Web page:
A natural disaster such as a hurricane impacts all facets of life in a community, and can even cause ripple effects that spread beyond the area of landfall to impact distant places and people. This far-reaching impact can be a devastating reminder of the interconnected nature of the blue economy, connecting people across the globe through sustainable economic activity alongside environmental protection. NOAA’s Office of Response and Restoration (OR&R) supports this blue economy through response and planning activities that protect critical infrastructure and marine resources, as seen in the 2022 response to Hurricane Ian in Florida.
NOAA’s Office of Response and Restoration (OR&R) supports a robust blue economy — the sustainable use of ocean resources for economic growth, improved livelihoods and job creation. A holistic approach to this economy embraces its growth and use of ocean resources in a sustainable manner that is equitable and supports human well-being. And often, it means incorporating traditional knowledge and information into Western science.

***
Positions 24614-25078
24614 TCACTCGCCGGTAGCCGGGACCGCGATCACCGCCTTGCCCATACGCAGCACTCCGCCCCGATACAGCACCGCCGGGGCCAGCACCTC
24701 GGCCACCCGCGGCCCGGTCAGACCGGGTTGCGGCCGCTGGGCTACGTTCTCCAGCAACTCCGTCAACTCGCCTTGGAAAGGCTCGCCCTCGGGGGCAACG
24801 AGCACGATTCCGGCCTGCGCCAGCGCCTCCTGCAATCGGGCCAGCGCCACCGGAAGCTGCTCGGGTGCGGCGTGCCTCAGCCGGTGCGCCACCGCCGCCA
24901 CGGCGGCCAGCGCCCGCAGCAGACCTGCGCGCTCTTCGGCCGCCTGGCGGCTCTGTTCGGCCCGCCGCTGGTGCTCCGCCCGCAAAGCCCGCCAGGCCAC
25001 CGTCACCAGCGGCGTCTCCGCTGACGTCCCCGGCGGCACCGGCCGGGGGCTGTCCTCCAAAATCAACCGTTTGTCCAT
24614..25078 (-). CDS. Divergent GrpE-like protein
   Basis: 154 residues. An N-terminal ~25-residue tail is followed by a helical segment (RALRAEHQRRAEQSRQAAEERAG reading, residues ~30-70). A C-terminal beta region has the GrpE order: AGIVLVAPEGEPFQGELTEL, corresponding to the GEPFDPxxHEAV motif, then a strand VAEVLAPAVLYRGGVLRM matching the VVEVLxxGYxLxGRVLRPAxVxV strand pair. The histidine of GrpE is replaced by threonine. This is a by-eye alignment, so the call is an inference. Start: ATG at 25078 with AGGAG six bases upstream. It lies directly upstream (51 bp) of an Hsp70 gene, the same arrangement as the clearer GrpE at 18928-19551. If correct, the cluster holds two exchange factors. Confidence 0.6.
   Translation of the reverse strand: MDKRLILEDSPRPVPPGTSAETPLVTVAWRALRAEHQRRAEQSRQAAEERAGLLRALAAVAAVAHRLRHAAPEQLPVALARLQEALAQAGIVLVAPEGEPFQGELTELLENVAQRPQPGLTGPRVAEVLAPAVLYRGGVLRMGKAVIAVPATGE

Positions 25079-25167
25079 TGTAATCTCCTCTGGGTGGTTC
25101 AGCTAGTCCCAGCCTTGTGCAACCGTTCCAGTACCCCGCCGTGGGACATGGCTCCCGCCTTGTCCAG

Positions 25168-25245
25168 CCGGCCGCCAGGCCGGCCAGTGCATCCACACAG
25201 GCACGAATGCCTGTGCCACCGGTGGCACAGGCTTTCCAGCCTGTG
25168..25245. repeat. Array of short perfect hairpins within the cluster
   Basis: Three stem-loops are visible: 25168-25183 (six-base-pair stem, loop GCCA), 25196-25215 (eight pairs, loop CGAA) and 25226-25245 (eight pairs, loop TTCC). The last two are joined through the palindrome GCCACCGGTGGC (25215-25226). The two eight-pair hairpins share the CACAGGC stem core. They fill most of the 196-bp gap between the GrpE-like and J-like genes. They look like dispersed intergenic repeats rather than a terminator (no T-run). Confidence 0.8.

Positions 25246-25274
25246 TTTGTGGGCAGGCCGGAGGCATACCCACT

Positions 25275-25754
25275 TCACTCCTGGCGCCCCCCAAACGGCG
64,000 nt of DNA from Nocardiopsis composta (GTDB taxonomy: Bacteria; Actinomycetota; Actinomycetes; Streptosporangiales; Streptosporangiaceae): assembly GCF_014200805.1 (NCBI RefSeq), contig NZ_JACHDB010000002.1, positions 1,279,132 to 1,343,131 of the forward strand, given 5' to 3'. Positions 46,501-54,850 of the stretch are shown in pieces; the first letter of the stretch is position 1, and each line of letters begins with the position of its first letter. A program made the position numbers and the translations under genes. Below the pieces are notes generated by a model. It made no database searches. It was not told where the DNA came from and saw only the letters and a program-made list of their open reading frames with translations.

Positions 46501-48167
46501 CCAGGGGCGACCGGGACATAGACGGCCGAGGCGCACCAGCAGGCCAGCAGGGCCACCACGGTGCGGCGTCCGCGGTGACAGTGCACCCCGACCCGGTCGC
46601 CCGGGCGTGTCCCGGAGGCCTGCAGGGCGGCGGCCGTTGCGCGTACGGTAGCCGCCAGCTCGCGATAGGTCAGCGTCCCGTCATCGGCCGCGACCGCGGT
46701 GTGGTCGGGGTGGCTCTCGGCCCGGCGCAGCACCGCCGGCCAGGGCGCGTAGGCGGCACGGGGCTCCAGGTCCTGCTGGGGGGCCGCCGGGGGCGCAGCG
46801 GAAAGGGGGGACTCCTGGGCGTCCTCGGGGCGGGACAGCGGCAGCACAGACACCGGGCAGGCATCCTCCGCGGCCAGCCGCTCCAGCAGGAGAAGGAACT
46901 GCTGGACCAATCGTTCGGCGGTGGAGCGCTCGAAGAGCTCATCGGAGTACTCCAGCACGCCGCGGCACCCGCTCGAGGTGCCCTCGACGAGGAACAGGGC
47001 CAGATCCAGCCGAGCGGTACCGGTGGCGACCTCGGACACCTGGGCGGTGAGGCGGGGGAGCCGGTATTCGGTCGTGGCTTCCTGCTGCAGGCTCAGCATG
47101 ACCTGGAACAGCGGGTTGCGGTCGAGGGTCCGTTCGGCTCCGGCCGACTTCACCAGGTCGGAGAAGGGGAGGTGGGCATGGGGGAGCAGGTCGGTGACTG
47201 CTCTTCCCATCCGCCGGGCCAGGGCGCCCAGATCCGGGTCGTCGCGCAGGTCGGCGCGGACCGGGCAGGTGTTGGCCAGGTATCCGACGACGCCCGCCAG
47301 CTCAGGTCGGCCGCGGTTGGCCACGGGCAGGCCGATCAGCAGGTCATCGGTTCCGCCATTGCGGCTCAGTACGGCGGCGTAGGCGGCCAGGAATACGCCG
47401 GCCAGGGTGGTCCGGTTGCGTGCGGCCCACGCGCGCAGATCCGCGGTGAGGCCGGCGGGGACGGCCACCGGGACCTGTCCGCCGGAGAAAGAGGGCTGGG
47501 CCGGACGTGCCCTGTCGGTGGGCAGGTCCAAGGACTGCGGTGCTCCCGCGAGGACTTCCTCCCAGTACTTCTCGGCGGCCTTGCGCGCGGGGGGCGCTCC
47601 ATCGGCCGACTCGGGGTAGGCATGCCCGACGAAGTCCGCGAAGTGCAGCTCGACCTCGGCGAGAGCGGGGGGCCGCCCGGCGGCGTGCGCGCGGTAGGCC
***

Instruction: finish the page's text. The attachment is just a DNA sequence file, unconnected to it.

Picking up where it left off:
By Doug Helton, Office of Response and Restoration
Moving goods by sea is considered the most efficient form of commercial transport, and the carbon footprint of maritime shipping is substantially lower, per ton of cargo, compared with rail, truck, and air transport. But these ships still require large amounts of fuel and, despite safety improvements, there is always the risk of significant oil spills.
So far this year, OR&R has provided support to 46 incidents. In March 2023, OR&R provided response support to 27 incidents, including 18 new incidents in 10 different states and one foreign country—the Philippines.